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The Return of Count Statcula: How did the Jazz score last season?

Do you like Statistics? Trick question. I know you do. That's why you keep coming back to SLC Dunk, where we try to bombard you with numbers. Okay, that tag-line needs some work. Still! Let's look at some quick stats today. This was originally going to be part of a larger post, but I thought I would introduce some of the points here first. The Utah Jazz are awesome. We already know this. They are awesome because of their legion of bigmen: Al Jefferson, Paul Millsap, Derrick Favors, and Enes Kanter. Heck, even Jeremy Evans can come in and do damage when he's allowed to! The Jazz can be a lot more awesome and less predictable if they diversified their offensive distribution. That's the polite way of saying we need our guards and wings to step it up.


If you have an account with then you are awesome. They have a lot of info out there for geeks like me. If you are a super-duper-mega geek you can work their info out backwards and forwards to get even more breakdowns that they do not show. I did exactly this. Their regular info (which I'll get into in another post) shows data for each play type, how many times it was attempted, how successful they are at it, and so forth. This info is separated into stuff the Jazz did on offense and what they tried to do on defense.

I reverse engineered it to find out how many points per game we were getting (and taking) at each play type. Was it uniformly good or bad at a certain position group? How did this match up with against our opponents? These few, and other questions were answered in the Estimated Points per Game Stat. It's simple, it was # of possessions for that play type multiplied by their calculation for points per possession (PPP); then that value was divided by the number of games (which was 70 this year: 66 regular season + 4 playoffs). So, sadly, yes; the beat downs from the Spurs do factor in here.

Also please note that these are just the PPG values, and not efficiency -- sometimes we just kept going to the well with an inefficient move to the point that the dividends did end up summing into something hard to ignore. Also please note that these play types are grouped into theoretical positions -- but many times during a season a bunch of crazy things can happen -- like Paul Millsap taking a spot up jumper, or Al Jefferson going isolation. Those are two bigmen who finished plays that are categorized and grouped into the PG, SG, and SF section.


Over the course of the entire season (66 + 4 games) we came out behind in net EPPG (Estimated PPG). That is probably true when you added up all the points from the playoff games to our regular season's razor thin margin of error. We are getting killed by other teams' non-bigs. Our Bigs are holding down the fort -- but they need some help. Part of this could be resolved by running more, as we are proficient at it, but just need to do more of it. It's easier to get buckets in transition than it is to expect Earl Watson to hit a three pointer with 3 seconds on the clock.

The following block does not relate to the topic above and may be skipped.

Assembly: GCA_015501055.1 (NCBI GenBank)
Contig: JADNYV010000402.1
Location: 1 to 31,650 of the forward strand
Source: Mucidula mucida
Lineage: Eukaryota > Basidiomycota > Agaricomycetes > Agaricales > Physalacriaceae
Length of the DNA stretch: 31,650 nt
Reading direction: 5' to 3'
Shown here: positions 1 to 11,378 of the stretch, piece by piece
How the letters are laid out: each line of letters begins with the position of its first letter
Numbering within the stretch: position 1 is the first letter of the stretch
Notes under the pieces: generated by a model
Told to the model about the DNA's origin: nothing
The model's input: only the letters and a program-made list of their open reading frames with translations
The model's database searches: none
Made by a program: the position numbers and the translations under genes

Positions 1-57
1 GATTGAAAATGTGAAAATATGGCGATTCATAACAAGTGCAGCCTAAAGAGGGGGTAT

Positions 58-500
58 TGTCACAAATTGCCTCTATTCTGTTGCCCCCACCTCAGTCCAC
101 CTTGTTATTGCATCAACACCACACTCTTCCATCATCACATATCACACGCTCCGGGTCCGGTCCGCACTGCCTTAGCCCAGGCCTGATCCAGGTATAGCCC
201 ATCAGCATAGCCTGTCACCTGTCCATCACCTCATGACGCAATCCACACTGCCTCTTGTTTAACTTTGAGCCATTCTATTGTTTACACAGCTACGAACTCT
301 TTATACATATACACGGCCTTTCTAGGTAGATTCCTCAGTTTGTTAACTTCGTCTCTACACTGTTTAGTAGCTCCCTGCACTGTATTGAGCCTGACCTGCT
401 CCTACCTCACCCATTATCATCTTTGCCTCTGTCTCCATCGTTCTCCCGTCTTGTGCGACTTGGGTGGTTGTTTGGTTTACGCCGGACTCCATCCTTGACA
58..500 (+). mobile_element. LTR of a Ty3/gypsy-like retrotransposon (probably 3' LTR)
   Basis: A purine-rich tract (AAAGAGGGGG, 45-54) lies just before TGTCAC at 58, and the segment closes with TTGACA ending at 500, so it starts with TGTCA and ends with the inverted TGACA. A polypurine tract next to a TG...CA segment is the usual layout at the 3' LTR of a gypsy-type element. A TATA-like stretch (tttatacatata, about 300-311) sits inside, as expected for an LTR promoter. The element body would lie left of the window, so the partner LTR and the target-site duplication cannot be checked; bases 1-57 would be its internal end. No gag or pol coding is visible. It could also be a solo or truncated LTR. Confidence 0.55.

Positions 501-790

The curious problem is that even with Devin Harris our Iso and Pick and Roll ball handler values are low. Maybe we just should have encouraged him to play his game more, huh?

The other major problem is that our pick and roll defense is so bad, while our post up scoring is so good. Do we have a problem where we have bigmen who are offensively focuses who couldn't give a care towards showing on pick and rolls? If so, it doesn't add up, really, it does not. We're a net +6.7 in post ups, but a net -7.9 on defending the opposing ball handler on pick and rolls. That's an overall net of -1.3. It's the same dudes involved in helping out on dribble penetration defense who are the guys getting the post up touches. Either get way better / more efficient at your post ups, or learn to play defense. (Or heavens, play the dudes who do both)

Also our pick and roll offense from the guy setting the pick is low. Lower than it should be. This could also be a mobility issue. When we run pick and rolls with Derrick Favors we get emphatic jams. Play him more.


Bottom-ish Line:

Our bigs can score, need to help our guards out more on defense. Our guards need to pick up the slack and start scoring. We should run more, do more pick and rolls, and use our cutters more. Less post ups until they start helping on defense. (Post them up as a reward for helping out the team) Mo Williams is less of a creator than Devin Harris was, but at least he seems to fit what we're doing more. When Devin was here we didn't get much out of isos, or dribble penetration. Marvin Williams and maybe even Kevin Murphy will help with the off-screen and hand off scoring as well. And as always, we hold out hope that Gordon Hayward and Alec Burks will become star players who can hurt you in so many ways.

Waa-aay longer posts to come that look at this type of thing, but also include efficiency, frequency, and the changes over the last three seasons ('09-10, '10-11, and '11-12). E.g. -- did you know that two years ago the Jazz had the best transition offense by NBA Rank (in PPP) in the league? And that we were #7 last year? And this recently finished year we were #24. RUN BABY RUN. Easy buckets >>>> 10 foot turn around push shots when there are no guys in rebounding position.